2. Materials and Methods

2.1. Study Area

This study was carried out in Anambra State of Southeastern Nigeria with the study sites located in four agro-ecological zones of the state established from the soil and vegetation maps modified from [6]. Anambra is a state in South-Eastern Nigeria. Its boundaries consist of Delta State to the west, Imo State to the south, Enugu State to the east and Kogi State to the north. The indigenous ethnic groups in Anambra State are the Igbo (98% of population) and Igala (2% of the population). Anambra State lies between Longitudes 60351E and 70211E, and Latitudes 50401N and 60451N. The climate is tropical with high annual rainfall ranging from 1,400mm in the north to 2,500mm in the south, with a mean monthly temperature of 27.60C. Heavy rainfall occurs within the months of April to October while the months of November to February have scanty rainfall, higher temperature and low humidity. Consequently, the natural vegetation in the greater part of the state is tropical dry or deciduous forest, which, in its original form, comprised tall trees with thick undergrowth and numerous climbers.

The four agro-ecological zones of the state were selected based on soil type characterized by vegetation. The soil was used as the basis for choosing the study sites because the soil is a more permanent feature than vegetation which is not stable and can be easily altered over time. The four zones consist of (A) Pale Brown Loamy Alluvial Soils characterized by Fresh Water Swamp Forest, (B) Dip Brown Red Soils Derived from Sandy Deposits characterized by Pennisetum-Dominated Grass Species, (C) Red and Brown Soils Derived from Sandstones and Shales characterized by Lowland Rain Forest, (D) Reddish Brown Gravelly and Pale Clayey Soils Derived from Shales which are characterized by Hyparrhenia-Dominated Grass species. Anambra State lies in the Anambra Basin, the first region where intensive oil exploration was carried out in Nigeria. The Anambra basin has about 6,000m of sedimentary rocks [7]. The sedimentary rocks comprise ancient Cretaceous deltas, somewhat similar to the Niger Delta, with the Nkporo Shale, the Mamu Formation, the Ajali sandstone and the Nsukka formation as the main deposits. The soil types range from alluvial, hydromorphic and ferallitic soils. The alluvial soils are pale brown loamy soils and differ from the hydromorphic soils in being relatively immature and with its horizons not well developed. The alluvial soils are found in the two plain south of Onitsha and Ogbaru, and in the Niger Anambra low plain north of Onitsha. The alluvial soils sustain continuous cropping longer than the hydromorphic and ferallitic soils.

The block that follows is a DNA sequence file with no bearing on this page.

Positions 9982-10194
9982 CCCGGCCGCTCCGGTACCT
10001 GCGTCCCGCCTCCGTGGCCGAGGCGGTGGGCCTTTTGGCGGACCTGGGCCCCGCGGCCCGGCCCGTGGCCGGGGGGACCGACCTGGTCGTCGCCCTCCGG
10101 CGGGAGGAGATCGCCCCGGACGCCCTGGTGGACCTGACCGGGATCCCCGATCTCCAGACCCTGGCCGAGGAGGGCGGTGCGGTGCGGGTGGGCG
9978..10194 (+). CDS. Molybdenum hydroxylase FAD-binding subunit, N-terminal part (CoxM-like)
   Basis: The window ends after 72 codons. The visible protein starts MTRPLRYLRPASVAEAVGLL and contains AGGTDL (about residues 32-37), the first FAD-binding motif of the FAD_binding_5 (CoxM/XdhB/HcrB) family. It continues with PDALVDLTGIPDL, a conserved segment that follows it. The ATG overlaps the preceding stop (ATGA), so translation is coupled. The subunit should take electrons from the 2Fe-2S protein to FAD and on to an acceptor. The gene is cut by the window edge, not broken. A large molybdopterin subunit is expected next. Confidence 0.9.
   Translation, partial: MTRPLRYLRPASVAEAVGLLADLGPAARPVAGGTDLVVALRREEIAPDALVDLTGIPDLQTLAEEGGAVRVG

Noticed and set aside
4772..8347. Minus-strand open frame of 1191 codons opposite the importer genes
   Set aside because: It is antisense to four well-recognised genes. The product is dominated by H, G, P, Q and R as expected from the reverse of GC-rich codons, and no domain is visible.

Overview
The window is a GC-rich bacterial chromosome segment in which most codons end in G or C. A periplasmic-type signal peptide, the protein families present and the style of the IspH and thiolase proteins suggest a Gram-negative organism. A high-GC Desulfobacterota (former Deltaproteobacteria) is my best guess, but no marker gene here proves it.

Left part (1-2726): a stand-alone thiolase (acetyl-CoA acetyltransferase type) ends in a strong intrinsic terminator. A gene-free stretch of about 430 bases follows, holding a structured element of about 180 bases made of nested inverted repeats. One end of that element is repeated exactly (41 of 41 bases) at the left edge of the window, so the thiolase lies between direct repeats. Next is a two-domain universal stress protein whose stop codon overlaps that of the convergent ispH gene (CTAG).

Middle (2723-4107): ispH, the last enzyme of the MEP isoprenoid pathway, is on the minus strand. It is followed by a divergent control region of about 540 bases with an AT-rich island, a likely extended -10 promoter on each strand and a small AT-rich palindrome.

2.2. Data Collection

Relatively stable forests were identified from each of the agro-ecological zones. The forests served as control. Soil samples were collected randomly from each forest and from agricultural lands hundred meters away from the forests. The soil samples were collected for analysis of soil properties and examination of soil micro-organisms. Ten soil samples were collected at random, using soil auger at a depth zone of 0-35cm below the litter layer from each agro-ecological zone. The soil samples were air-dried, gently crushed and made to pass through a 2 mm mesh. Plant residues, gravel and other foreign matter retained on the sieve were discarded [8]). Sieved samples were stored in unused polythene bags and labelled appropriately, before proceeding to the laboratory for analysis of selected soil properties.

2.3. Determination of Parameters

The following parameters were determined: Soil moisture, bulk density, particle size, soil pH, organic carbon, organic matter, field capacity and microbial population. Morphological properties involved characterization of erosion sites. The moisture content of soil was determined by the gravimetric method in which wet soil was oven-dried at 105oC for 24 hours. It was expressed as a percentage of oven-dry soil. Field capacity was measured by sampling the soil in the field after it had been thoroughly wetted to root zone depth by artificial irrigation. Small areas (about 1.50 m square) were selected from different locations. Each was surrounded by a raised bound and enough water was added to wet the upper 15 cm of the enclosed soil, the area being covered with polyethylene sheeting to prevent evaporation. The samples were collected at a depth of 0-35cm and their moisture content determined [9]. The soil core method was used for the determination of bulk density in the field. Undisturbed soil core was excavated by a core sampler, the bulk density being calculated from the known volume of core and the weight of oven-dry soil. Before each test was performed, soil samples from each site were collected randomly. The samples were later bulked together in order to ensure adequate representation of each site. The bulking procedure for the soil samples was standardized by ensuring that samples collected were of equal volume. Particle size distribution was determined by the hydrometer method [11].